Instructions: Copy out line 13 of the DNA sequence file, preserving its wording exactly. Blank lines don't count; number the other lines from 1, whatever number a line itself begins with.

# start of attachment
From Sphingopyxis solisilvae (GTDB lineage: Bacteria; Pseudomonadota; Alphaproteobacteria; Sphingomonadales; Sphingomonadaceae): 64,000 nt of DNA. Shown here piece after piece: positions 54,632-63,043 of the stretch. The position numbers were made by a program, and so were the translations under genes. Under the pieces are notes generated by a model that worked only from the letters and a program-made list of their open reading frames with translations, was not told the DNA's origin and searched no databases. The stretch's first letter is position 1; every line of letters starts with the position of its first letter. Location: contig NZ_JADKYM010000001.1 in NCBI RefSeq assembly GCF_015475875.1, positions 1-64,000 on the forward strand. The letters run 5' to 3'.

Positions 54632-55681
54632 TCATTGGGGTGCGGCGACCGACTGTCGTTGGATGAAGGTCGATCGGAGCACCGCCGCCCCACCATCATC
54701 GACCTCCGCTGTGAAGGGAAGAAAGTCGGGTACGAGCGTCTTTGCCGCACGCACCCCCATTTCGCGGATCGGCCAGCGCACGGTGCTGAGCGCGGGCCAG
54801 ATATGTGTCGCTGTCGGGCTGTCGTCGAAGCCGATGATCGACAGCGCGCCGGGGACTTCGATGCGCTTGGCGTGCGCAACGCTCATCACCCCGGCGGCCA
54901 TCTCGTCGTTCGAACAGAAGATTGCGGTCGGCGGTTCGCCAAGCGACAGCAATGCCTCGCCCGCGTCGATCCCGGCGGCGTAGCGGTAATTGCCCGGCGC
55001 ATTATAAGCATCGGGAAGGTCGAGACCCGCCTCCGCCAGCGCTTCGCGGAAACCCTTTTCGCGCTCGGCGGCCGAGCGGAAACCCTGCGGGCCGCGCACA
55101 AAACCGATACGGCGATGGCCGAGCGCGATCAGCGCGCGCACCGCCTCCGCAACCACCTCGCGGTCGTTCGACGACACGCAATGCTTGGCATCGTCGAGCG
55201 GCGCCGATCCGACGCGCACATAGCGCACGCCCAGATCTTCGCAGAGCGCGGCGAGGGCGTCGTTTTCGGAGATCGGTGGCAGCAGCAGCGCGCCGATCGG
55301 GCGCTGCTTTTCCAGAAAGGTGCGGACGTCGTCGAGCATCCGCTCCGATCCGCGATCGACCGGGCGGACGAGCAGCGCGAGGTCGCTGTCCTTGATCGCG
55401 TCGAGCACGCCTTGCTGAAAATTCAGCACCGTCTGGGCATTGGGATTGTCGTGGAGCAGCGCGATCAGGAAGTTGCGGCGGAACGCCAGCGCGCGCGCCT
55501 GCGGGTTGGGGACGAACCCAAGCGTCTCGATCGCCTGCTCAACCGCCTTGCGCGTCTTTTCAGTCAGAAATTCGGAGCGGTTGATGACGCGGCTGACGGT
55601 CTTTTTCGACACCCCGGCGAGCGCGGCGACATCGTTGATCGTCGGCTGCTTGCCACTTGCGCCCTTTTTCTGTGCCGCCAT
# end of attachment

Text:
55601 CTTTTTCGACACCCCGGCGAGCGCGGCGACATCGTTGATCGTCGGCTGCTTGCCACTTGCGCCCTTTTTCTGTGCCGCCAT